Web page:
Post by calliet gérard
Our action having been visible on comp.os.vms, several contributions
have proposed other licensing modes that would be more acceptable and
would encourage investment in VMS. We have consolidated these proposals
in a message to VSI asking them if these options had been evaluated and
to tell us why they had not been selected.
Did VSI respond to any of the alternative suggestions you put to them ?
Post by calliet gérard
Indeed, many roundtable participants confirmed that
the current licensing model is widely rejected, to the point of
triggering plans to leave VMS. All those who expressed themselves
pointed out the difficulty in the current conditions introduced by VSI
to get a message of sustainability across to the management in order to
obtain the investments."""""
To Jan-Erik: you have now heard directly from users trying to talk
to VSI about this. Do you still think there isn't a problem ?
Simon.
Yes, I know about the french activities, and I have participated in the
on-line discussions about that. Have you?
My point is that does not happen on c.o.v.
Of course there is a problem. France has some issues with there nuclear
power plants and the metro systems. But I'm sure that it will be sorted...
But, that will be sorted outside of c.o.v.
Jan-Erik it has always a pleasure to meet you, in Sweeden, c.o.v. and
elsewhere on the net.

My question: if users club like in France speak on only little issues
which will be sorted anyway, if c.o.v. is not a place where serious
issues can be sorted, imagine there are serious issues, where can they
be sorted?

My opinion - and it not just from today -: VMS ecosystem is lacking real
places where, if there exists some issue, it can be seriously discuted
and evaluated. I know all of us have white hair, but it seems we are a
little bit childish about how the decisions can be made in an ecosystem.
Even Big Blue has ears.

Typically 80s? :)
--
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https://www.avast.com/antivirus
Simon Clubley
2021-08-05 12:07:01 UTC
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Post by calliet gérard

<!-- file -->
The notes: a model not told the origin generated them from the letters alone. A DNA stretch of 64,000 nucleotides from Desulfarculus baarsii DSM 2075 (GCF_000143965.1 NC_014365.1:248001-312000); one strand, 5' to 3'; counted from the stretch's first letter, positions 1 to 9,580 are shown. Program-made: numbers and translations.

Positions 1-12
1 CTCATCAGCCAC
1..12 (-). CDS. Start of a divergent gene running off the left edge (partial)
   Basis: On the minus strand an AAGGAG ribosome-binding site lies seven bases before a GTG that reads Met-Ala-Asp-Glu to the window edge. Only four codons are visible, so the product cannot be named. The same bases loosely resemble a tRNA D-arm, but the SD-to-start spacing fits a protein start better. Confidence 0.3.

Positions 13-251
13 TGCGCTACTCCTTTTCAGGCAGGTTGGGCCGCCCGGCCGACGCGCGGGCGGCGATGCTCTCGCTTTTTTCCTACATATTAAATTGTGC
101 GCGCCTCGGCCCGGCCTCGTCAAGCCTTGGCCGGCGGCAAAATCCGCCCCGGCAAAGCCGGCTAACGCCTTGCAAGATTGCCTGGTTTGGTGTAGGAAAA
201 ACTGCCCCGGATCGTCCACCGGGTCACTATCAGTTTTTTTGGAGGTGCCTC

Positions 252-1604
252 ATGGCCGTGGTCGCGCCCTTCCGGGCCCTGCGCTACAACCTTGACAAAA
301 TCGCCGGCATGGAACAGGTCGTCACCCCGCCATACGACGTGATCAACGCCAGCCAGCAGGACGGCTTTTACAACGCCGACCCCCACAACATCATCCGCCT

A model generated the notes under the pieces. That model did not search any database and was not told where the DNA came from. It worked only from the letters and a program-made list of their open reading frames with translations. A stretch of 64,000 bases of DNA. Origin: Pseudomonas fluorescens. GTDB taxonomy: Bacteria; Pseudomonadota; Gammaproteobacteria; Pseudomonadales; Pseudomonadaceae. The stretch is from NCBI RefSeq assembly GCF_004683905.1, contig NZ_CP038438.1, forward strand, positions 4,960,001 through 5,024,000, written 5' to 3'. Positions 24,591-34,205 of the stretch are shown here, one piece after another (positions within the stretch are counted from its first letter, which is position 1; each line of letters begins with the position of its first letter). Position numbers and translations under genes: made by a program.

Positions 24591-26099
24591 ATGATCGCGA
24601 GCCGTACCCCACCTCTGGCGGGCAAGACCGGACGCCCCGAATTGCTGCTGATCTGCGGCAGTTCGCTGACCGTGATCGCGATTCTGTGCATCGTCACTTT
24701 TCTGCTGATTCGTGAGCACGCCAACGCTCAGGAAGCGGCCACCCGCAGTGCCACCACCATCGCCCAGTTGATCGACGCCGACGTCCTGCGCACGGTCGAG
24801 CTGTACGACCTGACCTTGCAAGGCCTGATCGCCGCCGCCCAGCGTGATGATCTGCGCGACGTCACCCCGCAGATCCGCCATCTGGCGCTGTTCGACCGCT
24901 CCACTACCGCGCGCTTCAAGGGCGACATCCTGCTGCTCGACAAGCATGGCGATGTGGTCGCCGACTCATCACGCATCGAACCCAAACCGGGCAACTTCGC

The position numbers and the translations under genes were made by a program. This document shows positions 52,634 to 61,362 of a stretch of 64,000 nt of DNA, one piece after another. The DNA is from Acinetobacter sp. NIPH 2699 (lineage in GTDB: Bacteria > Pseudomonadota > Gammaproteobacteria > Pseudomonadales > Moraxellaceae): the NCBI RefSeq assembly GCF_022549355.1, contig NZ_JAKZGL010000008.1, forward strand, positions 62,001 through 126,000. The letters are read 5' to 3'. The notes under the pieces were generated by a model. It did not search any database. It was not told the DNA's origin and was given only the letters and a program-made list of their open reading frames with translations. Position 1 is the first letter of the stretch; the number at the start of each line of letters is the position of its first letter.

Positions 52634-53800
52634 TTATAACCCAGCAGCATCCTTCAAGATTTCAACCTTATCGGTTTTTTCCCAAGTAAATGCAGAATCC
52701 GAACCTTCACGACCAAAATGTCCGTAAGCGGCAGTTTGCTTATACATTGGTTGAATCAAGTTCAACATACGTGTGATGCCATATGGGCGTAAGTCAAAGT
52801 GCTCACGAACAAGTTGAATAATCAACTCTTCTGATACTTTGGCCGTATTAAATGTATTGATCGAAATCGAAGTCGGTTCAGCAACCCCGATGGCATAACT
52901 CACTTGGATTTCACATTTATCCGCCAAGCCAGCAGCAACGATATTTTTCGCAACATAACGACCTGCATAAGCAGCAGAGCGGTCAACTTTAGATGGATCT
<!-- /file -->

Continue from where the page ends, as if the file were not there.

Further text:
My opinion - and it not just from today -: VMS ecosystem is lacking real
places where, if there exists some issue, it can be seriously discuted
and evaluated. I know all of us have white hair, but it seems we are a
^^^^^^^^^^^^^^^^^^^^^^^^^^^^^^^^
Post by calliet gérard
little bit childish about how the decisions can be made in an ecosystem.
Even Big Blue has ears.
$ set response/mode=good_natured

Hey, speak for yourself. :-)

Some of us are still a good number of years away from that. :-)

(I hope. :-))

Simon.
--
Simon Clubley, ***@remove_me.eisner.decus.org-Earth.UFP
Walking destinations on a map are further away than they appear.
Phillip Helbig (undress to reply)
2021-08-05 12:14:58 UTC
Reply
Permalink
Post by Simon Clubley
Post by calliet gérard
My opinion - and it not just from today -: VMS ecosystem is lacking real
places where, if there exists some issue, it can be seriously discuted
and evaluated. I know all of us have white hair, but it seems we are a
^^^^^^^^^^^^^^^^^^^^^^^^^^^^^^^^
Those who still have hair can be thankful. :-|
Bill Gunshannon
2021-08-05 13:22:16 UTC
Reply
Permalink
Post by Simon Clubley
Post by calliet gérard
My opinion - and it not just from today -: VMS ecosystem is lacking real
places where, if there exists some issue, it can be seriously discuted
and evaluated. I know all of us have white hair, but it seems we are a
^^^^^^^^^^^^^^^^^^^^^^^^^^^^^^^^
Post by calliet gérard
little bit childish about how the decisions can be made in an ecosystem.
Even Big Blue has ears.
$ set response/mode=good_natured
Hey, speak for yourself. :-)
Some of us are still a good number of years away from that. :-)
(I hope. :-))
Simon.
I have had white hair since my early 30's.

bill
Chris Townley
2021-08-05 13:26:15 UTC
Reply
Permalink
Post by Bill Gunshannon
Post by calliet gérard
My opinion - and it not just from today -: VMS ecosystem is lacking real
places where, if there exists some issue, it can be seriously discuted
and evaluated. I know all of us have white hair, but it seems we are a
                  ^^^^^^^^^^^^^^^^^^^^^^^^^^^^^^^^
Post by calliet gérard
little bit childish about how the decisions can be made in an ecosystem.
Even Big Blue has ears.
$ set response/mode=good_natured
Hey, speak for yourself. :-)
Some of us are still a good number of years away from that. :-)
(I hope. :-))
Simon.
I have had white hair since my early 30's.
bill
I have had white hair since soon after I was born
--
Chris
Bill Gunshannon
2021-08-05 13:33:38 UTC
Reply
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Post by Chris Townley
Post by Bill Gunshannon
Post by calliet gérard
My opinion - and it not just from today -: VMS ecosystem is lacking real
places where, if there exists some issue, it can be seriously discuted
and evaluated. I know all of us have white hair, but it seems we are a
                  ^^^^^^^^^^^^^^^^^^^^^^^^^^^^^^^^
Post by calliet gérard
little bit childish about how the decisions can be made in an ecosystem.
Even Big Blue has ears.